Neuroendocrine carcinomas are receiving considerable attention and pathological examination techniques, particularly the applications of electron microscopy and immunohistochemistry, are being developed rapidly. Although imaging methods, including CT and MRI, are unable to definitively diagnose neuroendocrine carcinomas (13,14), they remain useful for the preliminary diagnosis of a tumor. This is particularly true when combined with clinical features and other supporting information, for example no patient history of hepatic cirrhosis and an absence of tumor markers, i.e., AFP (3).

The patients of the present study exhibited single and multiple low-density masses with undefined boundaries, the majority of which had uniform density. Liquefaction necrosis was observed in the center of specific larger lesions. Contrast-enhanced CT scanning showed annular enhancement or small-sized heterogeneous enhancement in the arterial phase. The area of enhancement enlarged in the portal venous phase and the density remained almost constant in this phase. There was mild enhancement in the delayed phase. These results are consistent with previous observations (15,16).

In the present study, one patient exhibited lesions only in the left lobe of the liver, while the other eight exhibited multiple lesions in the whole liver, indicating diffuse growth of the tumor. In addition, the majority of the tumors showed annular enhancement. Two patients showed enlargement of the hepatic portal lymph nodes; one showed abdominal lymph node enlargement and the other showed retroperitoneal lymph node enlargement. Portal vein tumor thrombi and cirrhosis were not observed in any of the patients. CT scanning was unable to conclusively diagnose hepatic neuroendocrine carcinomas due to its non-specificity. However, it was able to clearly reveal the internal structure, blood supply, association with neighboring organs and metastasis of the tumor. This indicates that CT may improve preliminary differential diagnosis and determine whether a mass is primary or secondary, the correct treatment and the prognosis.

Two of the nine patients were examined by MRI and showed marginally different appearances. One showed low signal lesions at T1WI whilst the other did not show any abnormal signal in the same MRI sequence. The two patients showed high signal lesions at T2WI, consistent with previous studies (1720).

This neuroendocrine carcinoma tumor type should be distinguished from primary hepatocellular carcinoma (HCC) irrespective of whether single or multiple in number. A typical HCC often accompanies hepatitis and hepatic cirrhosis, and the majority of patients have elevated serum AFP levels. In addition, HCCs show well-defined enhancement in the arterial phase and rapid loss of enhancement during the portal venous and delayed phases known as the ‘quick in and out of contrast medium’. These factors are important for differential diagnosis. However, specific neuroendocrine carcinomas, with diffuse lesions, are difficult to distinguish from diffuse HCCs. Multiple lesions with ring-shaped enhancements are commonly found, which should be distinguished from metastatic tumors by clinical and immunohistochemical analyses. In addition, HCC should be distinguished from focal nodular hyperplasia (FNH). FNH has a lower degree of enhancement and approximately one-third of FNH patients exhibit a central fibrous scar in lesions, showing a star-shaped low-density shadow in plain and enhanced scanning.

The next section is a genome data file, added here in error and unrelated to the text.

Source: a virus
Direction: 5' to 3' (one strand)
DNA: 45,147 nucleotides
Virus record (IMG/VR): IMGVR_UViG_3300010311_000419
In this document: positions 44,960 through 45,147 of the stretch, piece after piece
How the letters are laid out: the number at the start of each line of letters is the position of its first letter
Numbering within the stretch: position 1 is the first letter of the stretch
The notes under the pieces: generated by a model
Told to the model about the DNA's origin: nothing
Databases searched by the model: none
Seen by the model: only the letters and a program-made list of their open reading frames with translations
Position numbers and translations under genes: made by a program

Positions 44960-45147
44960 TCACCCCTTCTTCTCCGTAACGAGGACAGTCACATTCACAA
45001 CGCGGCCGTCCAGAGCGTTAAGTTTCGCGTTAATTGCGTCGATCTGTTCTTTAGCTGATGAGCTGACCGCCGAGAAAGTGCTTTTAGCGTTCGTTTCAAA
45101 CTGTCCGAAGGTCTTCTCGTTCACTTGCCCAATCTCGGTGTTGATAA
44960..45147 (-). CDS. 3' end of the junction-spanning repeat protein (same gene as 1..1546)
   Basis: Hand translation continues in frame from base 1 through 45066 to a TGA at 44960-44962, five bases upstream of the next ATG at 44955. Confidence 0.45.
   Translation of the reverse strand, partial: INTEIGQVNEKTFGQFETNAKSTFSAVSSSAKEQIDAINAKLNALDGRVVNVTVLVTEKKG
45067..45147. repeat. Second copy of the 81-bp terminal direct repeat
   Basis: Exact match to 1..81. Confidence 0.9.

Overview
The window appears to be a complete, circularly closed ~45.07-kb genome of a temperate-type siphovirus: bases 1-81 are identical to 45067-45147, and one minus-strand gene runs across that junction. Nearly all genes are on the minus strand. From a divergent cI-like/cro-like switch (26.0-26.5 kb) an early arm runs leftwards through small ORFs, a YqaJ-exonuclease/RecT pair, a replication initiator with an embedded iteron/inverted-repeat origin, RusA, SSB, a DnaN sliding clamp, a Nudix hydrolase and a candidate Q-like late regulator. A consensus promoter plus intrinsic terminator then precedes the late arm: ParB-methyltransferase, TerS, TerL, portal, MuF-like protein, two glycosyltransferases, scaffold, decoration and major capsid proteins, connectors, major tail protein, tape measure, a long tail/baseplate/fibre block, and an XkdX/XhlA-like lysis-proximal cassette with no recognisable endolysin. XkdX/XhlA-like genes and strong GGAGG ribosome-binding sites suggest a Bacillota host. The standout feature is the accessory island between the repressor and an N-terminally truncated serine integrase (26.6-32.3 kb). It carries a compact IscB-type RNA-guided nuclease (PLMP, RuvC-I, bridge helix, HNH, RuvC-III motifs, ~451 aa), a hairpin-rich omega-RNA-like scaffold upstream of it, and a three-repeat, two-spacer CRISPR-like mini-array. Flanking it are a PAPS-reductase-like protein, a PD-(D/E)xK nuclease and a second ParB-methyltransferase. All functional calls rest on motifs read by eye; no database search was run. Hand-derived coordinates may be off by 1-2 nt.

Early detection and resection of primary lesions is the preferred treatment for the improvement of survival rate. For patients without indications for surgery, hepatic artery chemotherapy embolism is a preferred non-operative treatment that results in a good prognosis (21). Radiofrequency ablation, cryotherapy, microwaving and anhydrous alcohol injection also exert therapeutic effects (3,22). Liver transplantation is considered in special cases (23,24). Previous studies have indicated that interferon and somatostatin, as well as its analogs, may be used in the treatment of carcinomas (25,26).

As with other malignant tumors, early detection and treatment are the key to achieving a good prognosis. The prognosis is associated with a number aspects, including pathological type, degree of differentiation, size and boundary of the tumor, metastasis and the physical status of the patient.



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Chen Z, Xiao HE, Ramchandra P and Huang HJ: Imaging and pathological features of primary hepatic neuroendocrine carcinoma: An analysis of nine cases and review of the literature. Oncol Lett 7: 956-962, 2014
Chen, Z., Xiao, H., Ramchandra, P., & Huang, H. (2014). Imaging and pathological features of primary hepatic neuroendocrine carcinoma: An analysis of nine cases and review of the literature. Oncology Letters, 7, 956-962.
Chen, Z., Xiao, H., Ramchandra, P., Huang, H."Imaging and pathological features of primary hepatic neuroendocrine carcinoma: An analysis of nine cases and review of the literature". Oncology Letters 7.4 (2014): 956-962.
Chen, Z., Xiao, H., Ramchandra, P., Huang, H."Imaging and pathological features of primary hepatic neuroendocrine carcinoma: An analysis of nine cases and review of the literature". Oncology Letters 7, no. 4 (2014): 956-962.